What is the Hong Kong Monetary Authority - HKMA
Established in 1993, the Hong Kong Monetary Authority (HKMA) acts to control inflation and maintain the stability of the Hong Kong dollar (HKD) and of the banking sector through its monetary policy. The HKMA links the HKD to the U.S. dollar to help the HKD maintain a stable value.
BREAKING DOWN Hong Kong Monetary Authority - HKMA
Hong Kong is a key finance capital for the People's Republic of China and it's a place for multinational companies to set up operations. As a Special Administrative Region of the People's Republic of China, Hong Kong is an autonomous territory with its own currency and an annual nominal GDP of more than $335 billion as of 2017. The HKMA acts as a de facto central bank for the region.
The HKMA maintains a sovereign wealth fund called the Hong Kong Monetary Authority Investment Portfolio. The HKMA is a member of the East Asia and Pacific Central Banks along with the Reserve Bank of Australia, the People's Bank of China, the Bank of Japan and seven other central banks.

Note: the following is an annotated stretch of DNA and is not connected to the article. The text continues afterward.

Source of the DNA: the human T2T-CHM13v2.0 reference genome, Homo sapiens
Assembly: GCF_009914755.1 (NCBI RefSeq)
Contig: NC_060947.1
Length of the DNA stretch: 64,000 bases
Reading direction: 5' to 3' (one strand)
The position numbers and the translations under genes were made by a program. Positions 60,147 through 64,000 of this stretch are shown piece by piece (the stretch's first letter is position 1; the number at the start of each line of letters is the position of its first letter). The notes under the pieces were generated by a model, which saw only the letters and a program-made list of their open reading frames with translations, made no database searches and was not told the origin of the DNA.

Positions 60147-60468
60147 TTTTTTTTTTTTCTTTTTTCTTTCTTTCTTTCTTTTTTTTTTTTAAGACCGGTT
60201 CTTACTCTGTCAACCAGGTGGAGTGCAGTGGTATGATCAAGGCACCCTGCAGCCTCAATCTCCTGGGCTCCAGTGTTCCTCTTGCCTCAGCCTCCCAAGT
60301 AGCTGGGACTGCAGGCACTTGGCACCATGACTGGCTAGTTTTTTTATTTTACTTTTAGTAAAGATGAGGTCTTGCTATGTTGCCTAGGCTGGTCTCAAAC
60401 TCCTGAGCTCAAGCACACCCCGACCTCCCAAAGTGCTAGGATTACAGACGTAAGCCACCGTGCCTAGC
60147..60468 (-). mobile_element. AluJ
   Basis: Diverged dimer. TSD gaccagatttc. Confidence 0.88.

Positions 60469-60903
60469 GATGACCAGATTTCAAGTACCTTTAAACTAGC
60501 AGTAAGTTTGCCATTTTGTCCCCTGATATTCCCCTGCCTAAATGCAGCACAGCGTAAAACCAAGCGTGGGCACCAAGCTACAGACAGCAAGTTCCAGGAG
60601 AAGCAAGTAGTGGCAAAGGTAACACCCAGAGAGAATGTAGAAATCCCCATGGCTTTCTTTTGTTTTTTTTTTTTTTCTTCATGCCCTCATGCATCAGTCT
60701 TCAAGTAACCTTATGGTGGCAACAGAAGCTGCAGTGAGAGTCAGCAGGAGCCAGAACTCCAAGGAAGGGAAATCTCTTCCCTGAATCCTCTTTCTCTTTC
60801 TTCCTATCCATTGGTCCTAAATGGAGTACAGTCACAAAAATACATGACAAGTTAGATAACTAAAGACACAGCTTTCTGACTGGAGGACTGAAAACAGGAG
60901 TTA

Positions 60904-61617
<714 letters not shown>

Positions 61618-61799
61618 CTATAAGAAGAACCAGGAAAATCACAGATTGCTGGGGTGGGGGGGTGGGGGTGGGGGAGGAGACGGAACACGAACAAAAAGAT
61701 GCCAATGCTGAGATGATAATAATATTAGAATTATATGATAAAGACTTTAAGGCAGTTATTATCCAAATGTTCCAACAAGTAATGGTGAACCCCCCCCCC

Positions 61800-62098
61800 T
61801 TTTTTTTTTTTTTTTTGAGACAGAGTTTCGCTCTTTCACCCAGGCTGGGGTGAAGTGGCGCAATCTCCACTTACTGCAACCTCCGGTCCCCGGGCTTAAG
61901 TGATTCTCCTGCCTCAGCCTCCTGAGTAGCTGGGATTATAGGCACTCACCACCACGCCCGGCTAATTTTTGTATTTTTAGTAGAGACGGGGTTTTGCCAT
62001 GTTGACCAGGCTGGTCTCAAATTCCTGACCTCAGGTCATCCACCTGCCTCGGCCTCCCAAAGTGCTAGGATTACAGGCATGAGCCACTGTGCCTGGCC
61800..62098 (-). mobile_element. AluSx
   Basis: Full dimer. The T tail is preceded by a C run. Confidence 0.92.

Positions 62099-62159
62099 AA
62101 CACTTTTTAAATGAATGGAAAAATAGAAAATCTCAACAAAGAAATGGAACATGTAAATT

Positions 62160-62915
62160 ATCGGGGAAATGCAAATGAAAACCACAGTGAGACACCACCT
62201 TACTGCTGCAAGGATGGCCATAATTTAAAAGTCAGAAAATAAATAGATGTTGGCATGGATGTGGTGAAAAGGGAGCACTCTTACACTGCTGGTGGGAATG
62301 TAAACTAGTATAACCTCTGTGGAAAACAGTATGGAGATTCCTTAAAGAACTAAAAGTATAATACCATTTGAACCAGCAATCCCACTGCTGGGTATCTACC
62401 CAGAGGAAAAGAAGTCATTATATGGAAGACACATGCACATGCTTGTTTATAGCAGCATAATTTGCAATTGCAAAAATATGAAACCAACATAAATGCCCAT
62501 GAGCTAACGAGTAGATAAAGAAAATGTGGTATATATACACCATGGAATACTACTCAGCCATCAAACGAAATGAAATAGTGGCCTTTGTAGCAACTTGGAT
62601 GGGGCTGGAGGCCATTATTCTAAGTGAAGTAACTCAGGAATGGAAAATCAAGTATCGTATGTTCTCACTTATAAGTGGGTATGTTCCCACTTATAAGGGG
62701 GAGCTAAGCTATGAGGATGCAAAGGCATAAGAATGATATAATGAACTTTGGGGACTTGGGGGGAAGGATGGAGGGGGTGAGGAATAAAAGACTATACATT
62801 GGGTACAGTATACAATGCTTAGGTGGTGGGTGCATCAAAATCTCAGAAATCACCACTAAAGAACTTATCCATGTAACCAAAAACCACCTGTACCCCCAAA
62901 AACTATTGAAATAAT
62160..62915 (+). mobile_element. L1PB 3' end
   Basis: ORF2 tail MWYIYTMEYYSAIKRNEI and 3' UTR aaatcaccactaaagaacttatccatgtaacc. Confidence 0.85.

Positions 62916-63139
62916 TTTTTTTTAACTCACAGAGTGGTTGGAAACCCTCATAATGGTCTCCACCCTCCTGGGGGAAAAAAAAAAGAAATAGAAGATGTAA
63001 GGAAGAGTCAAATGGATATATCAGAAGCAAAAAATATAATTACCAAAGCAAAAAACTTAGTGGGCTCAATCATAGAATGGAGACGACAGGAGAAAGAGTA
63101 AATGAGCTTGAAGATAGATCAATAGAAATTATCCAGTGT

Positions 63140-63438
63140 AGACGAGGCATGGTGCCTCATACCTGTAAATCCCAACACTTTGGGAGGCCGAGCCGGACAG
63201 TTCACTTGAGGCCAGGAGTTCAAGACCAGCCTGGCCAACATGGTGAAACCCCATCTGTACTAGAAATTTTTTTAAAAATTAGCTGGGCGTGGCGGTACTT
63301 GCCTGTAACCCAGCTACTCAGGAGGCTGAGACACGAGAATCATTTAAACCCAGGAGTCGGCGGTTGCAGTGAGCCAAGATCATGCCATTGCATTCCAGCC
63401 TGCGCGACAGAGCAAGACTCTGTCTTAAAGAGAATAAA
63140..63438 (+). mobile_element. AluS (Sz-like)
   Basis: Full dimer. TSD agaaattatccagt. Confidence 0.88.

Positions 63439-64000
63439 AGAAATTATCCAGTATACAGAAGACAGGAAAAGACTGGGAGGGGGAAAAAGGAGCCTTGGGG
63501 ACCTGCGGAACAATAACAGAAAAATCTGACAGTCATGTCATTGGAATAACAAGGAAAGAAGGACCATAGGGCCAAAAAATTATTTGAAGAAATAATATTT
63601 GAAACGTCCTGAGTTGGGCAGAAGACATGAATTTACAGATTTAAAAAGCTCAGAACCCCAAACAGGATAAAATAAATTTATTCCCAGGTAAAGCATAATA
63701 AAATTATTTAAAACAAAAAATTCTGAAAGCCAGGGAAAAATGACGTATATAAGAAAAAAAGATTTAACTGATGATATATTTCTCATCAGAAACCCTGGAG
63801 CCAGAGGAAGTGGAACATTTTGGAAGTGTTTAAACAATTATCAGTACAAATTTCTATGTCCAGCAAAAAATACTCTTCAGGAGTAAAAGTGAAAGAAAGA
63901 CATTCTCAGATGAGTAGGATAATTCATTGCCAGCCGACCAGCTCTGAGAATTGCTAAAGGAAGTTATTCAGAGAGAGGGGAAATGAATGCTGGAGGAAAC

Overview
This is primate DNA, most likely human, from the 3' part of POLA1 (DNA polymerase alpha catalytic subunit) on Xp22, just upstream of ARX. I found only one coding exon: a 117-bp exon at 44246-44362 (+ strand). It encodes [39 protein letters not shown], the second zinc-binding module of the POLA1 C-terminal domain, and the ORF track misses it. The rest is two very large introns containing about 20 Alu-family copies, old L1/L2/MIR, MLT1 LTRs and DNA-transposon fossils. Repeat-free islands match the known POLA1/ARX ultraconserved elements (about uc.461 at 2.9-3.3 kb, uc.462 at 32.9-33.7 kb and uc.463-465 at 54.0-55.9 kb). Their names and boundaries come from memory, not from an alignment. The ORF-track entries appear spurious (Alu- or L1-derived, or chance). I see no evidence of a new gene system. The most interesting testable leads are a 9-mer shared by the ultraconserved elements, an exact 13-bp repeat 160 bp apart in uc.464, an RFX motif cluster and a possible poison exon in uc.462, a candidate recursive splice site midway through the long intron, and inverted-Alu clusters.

One of the key roles of the HKMA is maintaining currency stability. The Linked Exchange Rate system is designed to stabilize the exchange rate between the Hong Kong dollar (HKD) and the United States dollar (USD). The fixed-rate exchange system seeks to maintain parity with the USD within a tight range, allowing HKD note-issuing banks to issue new banknotes only when they deposit an equivalent value of U.S. dollars with the authority. The exchange rate tends to fluctuate within a set range. The HKMA has one of the world's largest currency reserves in relation to its economy.
The authority operates the Exchange Fund. The fund's primary objective, "is to affect, either directly or indirectly, the exchange value of the currency of Hong Kong. The Fund may also be used to maintain the stability and integrity of Hong Kong's monetary and financial systems to help maintain Hong Kong as an international financial center," according to the HKMA.
The HKMA is charged with promoting the stability and integrity of the financial system, including the banking system. One of the key ways the authority does this is by buying HKD to maintain the parity with the dollar within the stated range. The fixed-rate system has kept interest rates ultra low in Hong Kong, encouraging expansion and investment. But low-interest rates have also fueled a record home price boom in the territory, creating affordability problems.